New internet privacy rules won't impact local ISP customers

by Perry Backus, Ravalli Republic

New rules that allow internet service providers to collect and share their client’s information with a third party won’t change a thing for customers of smaller ISPs like Stevensville-based Rocky Mountain Internet.

“None of our client’s information is ever exposed to the outside world,” said Martha Weifenberger, who owns the ISP with her husband, Terry.

On Monday, President Donald Trump approved a resolution that repealed protections requiring internet service providers to seek permission from their customers before collecting and sharing data.

Those protections were approved by the Federal Communications Commission in the final days of the Obama administration, but had yet to go into effect. Under the Obama administration’s proposed rules, internet providers would have been required to notify customers about the types of information collected and shared.

Supporters of the repeal say the protections created an unfair playing field between internet service providers and tech companies such as Facebook and Yahoo. The tech companies already collect data from users without asking for permission.

The decision to repeal the Obama administration rules was supported by Republican Sen. Steve Daines of Montana.

In an email, Daines’ office said that since the rules were never implemented, consumers are not at a greater risk now, nor will their online privacy suddenly be sold on the market.

The recently passed resolution will allow the Federal Communications Commission and the Federal Trade Commission to work together to create a consistent set of privacy rules that does not favor one industry over the other. In the meantime, Daines’ office said there are federal and state rules in place to continue to protect consumer’s privacy.

“As someone who spent 12 years at a cloud computing company, Steve understands the power that big data holds and wants to ensure Montana’s Fourth Amendment rights are protected,” said Katie Waldman of Daines’ office. “We need smart policy that encourages innovation and protects consumers – not more regulations by unchecked government agencies. Steve’s priority is always Montanans’ privacy and he will continue to put that first.”

On Tuesday, Sen. Jon Tester took to the Senate floor to slam Congress for passing the legislation that he said violates civil liberties and presents the latest threat to Montanans’ right to privacy.

“This bill allows companies to sell your data, snoop through your search history, and track the sites you visit,” Tester said on the Senate floor. “It allows internet companies to profit by invading your privacy and it gives them the ability to collect and sell your physical location, information about our children, your social security number, and your web browsing history.”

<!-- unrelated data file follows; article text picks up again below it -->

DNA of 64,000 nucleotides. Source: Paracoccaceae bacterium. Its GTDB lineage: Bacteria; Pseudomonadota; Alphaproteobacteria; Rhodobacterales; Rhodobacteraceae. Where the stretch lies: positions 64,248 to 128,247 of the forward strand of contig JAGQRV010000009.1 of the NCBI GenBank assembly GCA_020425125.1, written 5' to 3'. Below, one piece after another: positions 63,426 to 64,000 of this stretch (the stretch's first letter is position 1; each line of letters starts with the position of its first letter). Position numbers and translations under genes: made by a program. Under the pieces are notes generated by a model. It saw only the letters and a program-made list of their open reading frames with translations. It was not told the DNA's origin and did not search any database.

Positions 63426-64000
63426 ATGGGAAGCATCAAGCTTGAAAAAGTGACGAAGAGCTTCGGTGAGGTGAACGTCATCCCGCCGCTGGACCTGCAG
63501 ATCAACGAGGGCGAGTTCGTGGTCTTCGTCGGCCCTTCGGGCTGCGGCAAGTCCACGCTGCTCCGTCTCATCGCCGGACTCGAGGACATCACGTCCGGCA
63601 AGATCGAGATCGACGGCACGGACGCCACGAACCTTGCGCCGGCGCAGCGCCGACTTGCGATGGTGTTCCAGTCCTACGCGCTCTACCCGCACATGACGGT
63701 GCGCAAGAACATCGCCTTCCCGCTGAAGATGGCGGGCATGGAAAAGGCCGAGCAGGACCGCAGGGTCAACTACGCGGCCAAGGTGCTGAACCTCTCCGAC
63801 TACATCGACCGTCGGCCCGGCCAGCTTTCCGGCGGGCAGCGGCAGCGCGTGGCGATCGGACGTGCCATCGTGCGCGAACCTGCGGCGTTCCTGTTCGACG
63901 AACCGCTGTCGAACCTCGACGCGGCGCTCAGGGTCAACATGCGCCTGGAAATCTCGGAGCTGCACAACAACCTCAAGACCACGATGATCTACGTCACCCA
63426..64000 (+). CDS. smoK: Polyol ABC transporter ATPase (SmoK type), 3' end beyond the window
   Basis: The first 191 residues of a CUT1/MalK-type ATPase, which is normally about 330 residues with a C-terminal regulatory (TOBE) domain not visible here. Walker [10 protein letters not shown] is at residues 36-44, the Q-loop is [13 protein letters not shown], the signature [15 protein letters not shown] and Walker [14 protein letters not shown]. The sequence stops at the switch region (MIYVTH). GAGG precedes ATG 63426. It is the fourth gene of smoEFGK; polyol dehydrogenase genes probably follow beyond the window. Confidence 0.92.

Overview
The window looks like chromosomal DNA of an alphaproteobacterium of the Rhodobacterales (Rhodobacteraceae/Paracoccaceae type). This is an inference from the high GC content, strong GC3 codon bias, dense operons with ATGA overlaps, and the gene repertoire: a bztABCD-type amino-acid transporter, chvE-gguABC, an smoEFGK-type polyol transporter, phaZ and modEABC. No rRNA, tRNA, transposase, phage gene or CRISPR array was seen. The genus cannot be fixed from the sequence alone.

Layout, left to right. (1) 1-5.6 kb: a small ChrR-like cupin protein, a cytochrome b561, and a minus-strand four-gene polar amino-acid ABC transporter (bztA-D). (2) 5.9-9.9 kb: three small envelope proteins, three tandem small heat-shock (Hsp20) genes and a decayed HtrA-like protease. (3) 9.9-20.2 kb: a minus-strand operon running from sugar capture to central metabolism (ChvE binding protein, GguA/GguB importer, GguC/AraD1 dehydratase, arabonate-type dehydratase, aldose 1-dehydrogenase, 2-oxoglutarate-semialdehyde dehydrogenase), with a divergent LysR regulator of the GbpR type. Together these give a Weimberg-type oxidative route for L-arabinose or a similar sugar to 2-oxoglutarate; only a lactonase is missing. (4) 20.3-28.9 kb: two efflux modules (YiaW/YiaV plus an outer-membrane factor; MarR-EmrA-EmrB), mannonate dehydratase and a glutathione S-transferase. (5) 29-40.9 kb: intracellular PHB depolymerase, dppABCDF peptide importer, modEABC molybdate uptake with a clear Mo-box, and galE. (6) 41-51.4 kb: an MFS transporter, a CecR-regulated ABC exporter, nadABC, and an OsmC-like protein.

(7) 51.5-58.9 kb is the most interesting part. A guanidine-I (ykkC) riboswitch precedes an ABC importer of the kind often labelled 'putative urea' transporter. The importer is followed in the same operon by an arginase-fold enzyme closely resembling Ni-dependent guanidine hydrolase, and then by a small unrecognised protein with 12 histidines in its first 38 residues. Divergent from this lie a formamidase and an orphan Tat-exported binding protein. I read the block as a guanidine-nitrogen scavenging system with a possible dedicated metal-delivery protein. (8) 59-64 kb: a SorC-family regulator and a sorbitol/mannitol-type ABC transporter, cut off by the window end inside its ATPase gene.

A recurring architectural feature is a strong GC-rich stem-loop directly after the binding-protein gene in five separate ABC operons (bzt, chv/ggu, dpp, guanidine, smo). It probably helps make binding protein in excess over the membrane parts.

Tester said Montanans have the right to question the priorities of those who supported the bill.

“Everyone has a fundamental right to privacy and the government shouldn’t be in the business of violating individual rights,” Tester said. “Especially when they are doing the bidding of big companies looking to make more profits at the expense of your privacy. I want it to be known that Montanans don’t want anyone snooping around in their private lives, neither the government nor corporations.”

Montana is one of several states that has begun writing its own legislation to protect broadband privacy after Congress voted to repeal the regulations.

Montana state Sen. Ryan Osmundson, R-Buffalo, introduced a measure Monday that would bar internet providers like Charter and Comcast from being awarded state contracts if they collect data from their customers without consent.

Minnesota and Illinois area also consider legislation to address the broadband internet privacy issue.

“It has become apparent to us that they have the ability to use your information in ways to market to you, and, quite frankly, sell that information,” Osmundson said of the internet providers, according to the Associated Press. “We’re basically saying they cannot do business with the state if they’re collecting personal information without the consent of the individual.”

For smaller companies like Rocky Mountain Internet, the decision doesn’t change anything in the way they do business.

“I think that all of the local homegrown ISPs have the same desire to keep their client base as secure as possible when it comes to privacy,” Weifenberger said. “Our customers can assume that we are their firewall and head gate.”

The world is a different place since the advent of the internet, she said. There are many ways that personal information can be compromised if people aren’t careful.

“Just look at the mess at Facebook,” she said. “Everyone’s accounts are getting hacked…when you get outside your normal day-to-day activities and look for a more global approach, you have to be careful that you don’t leave breadcrumbs that will bring someone back to your doorstep.

“We’re constantly battling that negative side of people trying to get in the backdoor,” she said. “It’s just like life. There’s good with the bad. You have to stay vigilant.”